Ideas are everywhere. But sometimes, it can feel like our brains are blank, and we’ve got absolutely nothing. Sometimes, we’re too burnt out to come up with any idea, let alone a good one. We’re simply too tired. Or we have a tendency to set sky-high expectations and criticize ourselves the entire time.
This is when fun prompts and exercises can help. It’s especially helpful to have a collection of prompts and exercises at your disposal. You can keep them inside your notebook, a shoebox, in a Word file or in your Evernote. This way they’re available precisely when you need them.
Denise Jaden’s book Story Sparks: Finding Your Best Story Ideas & Turning Them into Compelling Fiction is packed with excellent tips, tricks and insights. Below are some of my favorites, which you can add to your toolbox.
Pay close attention to people. Open your eyes to the individuals all around you. Pay attention to how they sit and stand. Pay attention to the colors they’re wearing. Pay attention to any quirks in body language or facial expressions. Imagine these individuals as kids and teens. Imagine who they will be and what they’ll look like in 10, 20 or 30 years.
Pay close attention to places. Focus on your environment. Focus on it as though it’ll become a setting in your novel. Imagine what a place will look like in 50 years. Imagine what it looked like when the buildings were brand new. Imagine what the place looks like during different times of the day. Pretend you’re a photographer, and focus on something in the background. Then consider why you picked this feature and what’s so unique or interesting about it.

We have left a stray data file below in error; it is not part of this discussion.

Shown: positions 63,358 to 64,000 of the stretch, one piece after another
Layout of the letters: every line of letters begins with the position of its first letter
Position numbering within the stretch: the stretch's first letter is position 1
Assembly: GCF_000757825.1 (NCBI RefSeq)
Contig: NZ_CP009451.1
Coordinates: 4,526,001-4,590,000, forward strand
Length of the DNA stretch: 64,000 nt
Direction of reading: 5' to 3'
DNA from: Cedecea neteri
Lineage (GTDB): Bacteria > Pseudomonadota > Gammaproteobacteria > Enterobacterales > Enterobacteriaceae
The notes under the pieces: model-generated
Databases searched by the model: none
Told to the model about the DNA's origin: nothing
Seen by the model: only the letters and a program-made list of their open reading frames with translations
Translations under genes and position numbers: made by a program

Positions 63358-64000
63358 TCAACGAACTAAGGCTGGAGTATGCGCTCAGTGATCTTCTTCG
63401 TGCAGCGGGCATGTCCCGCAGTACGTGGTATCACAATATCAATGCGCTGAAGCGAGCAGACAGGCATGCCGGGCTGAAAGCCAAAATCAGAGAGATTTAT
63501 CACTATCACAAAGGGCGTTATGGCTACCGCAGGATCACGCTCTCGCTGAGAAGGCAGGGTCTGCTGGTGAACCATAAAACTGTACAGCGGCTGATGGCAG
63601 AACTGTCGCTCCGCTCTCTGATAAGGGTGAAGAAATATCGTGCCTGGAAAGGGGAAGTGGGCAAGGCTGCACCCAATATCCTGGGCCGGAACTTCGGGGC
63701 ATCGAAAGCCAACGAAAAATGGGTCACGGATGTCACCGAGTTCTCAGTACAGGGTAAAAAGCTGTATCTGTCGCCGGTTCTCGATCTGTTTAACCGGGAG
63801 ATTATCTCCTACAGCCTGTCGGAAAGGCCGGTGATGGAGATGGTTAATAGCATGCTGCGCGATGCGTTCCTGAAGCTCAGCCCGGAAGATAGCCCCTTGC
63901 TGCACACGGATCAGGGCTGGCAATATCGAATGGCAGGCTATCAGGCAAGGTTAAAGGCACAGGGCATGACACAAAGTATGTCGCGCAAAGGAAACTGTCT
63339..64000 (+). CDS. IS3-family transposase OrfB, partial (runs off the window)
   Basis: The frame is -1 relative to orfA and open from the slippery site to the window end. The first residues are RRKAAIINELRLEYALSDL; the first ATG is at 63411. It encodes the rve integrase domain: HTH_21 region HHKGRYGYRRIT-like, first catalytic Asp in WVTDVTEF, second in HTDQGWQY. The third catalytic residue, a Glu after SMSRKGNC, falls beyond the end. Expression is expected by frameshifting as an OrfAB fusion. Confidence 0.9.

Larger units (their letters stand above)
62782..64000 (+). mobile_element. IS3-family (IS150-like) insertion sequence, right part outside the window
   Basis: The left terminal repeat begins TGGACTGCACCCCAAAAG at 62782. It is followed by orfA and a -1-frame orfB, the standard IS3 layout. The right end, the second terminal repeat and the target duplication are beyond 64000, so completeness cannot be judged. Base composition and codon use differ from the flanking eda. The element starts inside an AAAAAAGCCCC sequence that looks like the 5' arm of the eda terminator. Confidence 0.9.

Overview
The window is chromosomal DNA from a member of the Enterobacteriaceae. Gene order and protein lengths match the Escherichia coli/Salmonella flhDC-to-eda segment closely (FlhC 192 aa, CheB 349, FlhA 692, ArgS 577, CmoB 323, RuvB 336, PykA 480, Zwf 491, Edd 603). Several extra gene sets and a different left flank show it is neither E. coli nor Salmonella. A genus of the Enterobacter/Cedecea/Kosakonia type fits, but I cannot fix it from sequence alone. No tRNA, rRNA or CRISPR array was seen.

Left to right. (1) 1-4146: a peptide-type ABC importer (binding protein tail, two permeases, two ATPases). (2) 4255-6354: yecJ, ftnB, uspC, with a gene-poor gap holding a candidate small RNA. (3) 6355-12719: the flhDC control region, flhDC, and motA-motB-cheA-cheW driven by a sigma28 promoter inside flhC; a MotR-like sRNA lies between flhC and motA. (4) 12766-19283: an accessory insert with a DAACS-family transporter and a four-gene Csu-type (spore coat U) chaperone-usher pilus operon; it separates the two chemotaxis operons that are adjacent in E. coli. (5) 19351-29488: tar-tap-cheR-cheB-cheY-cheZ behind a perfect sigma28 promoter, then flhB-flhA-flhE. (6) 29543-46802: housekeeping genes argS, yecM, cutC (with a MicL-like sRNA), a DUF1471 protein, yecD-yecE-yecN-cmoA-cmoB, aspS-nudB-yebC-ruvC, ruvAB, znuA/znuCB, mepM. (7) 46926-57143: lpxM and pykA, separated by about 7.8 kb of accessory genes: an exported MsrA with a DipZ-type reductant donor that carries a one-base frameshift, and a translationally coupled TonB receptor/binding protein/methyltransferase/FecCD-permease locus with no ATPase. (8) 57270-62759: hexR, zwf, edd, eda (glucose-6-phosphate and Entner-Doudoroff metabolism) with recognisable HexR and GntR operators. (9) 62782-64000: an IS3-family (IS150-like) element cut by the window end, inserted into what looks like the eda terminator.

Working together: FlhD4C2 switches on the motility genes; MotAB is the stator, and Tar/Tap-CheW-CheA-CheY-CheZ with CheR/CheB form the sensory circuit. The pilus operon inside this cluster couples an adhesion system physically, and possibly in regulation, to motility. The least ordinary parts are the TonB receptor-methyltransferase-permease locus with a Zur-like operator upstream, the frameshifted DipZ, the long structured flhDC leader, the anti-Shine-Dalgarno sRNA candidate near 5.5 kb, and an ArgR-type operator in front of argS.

Talk to your friends. “Ask them what interesting things have happened lately or what is the most interesting thing that’s ever happened to them,” Jaden writes. Or ask a friend to give you a character prompt—like a name or trait. Then write the prompt in the center of your page, and jot down everything that comes to mind around it.
Create an imaginary life for someone. For instance, observe a store clerk or restaurant server. Remember their name. When you get home, write down what you imagine their life to look like.
Ask “what if?” about everything. When Jaden has a story idea, she likes to ask: “What if things got worse? And worse yet? Then how could they become worse still?” For instance, she suggests exploring these prompts: What if it didn’t stop raining for over a year? How would this affect the landscape? How would it affect people’s attitudes and how they lived? What if someone was 7 feet tall? How would that affect their life? What conflicts and benefits would they experience?
(As I wrote in yesterday’s piece, you also can use your own worries and fears to inspire a story or character’s concerns.)
Think of these prompts as playing. I think one of the biggest obstacles to creativity (and writing) is that we take it very seriously, too seriously. We end up feeling overwhelmed, which only paralyzes us. And we judge anything we put on the page, which means we don’t put anything.
Forget the pressure and judgment, and simply experiment. Have fun with these prompts—whether anything materializes from them or not.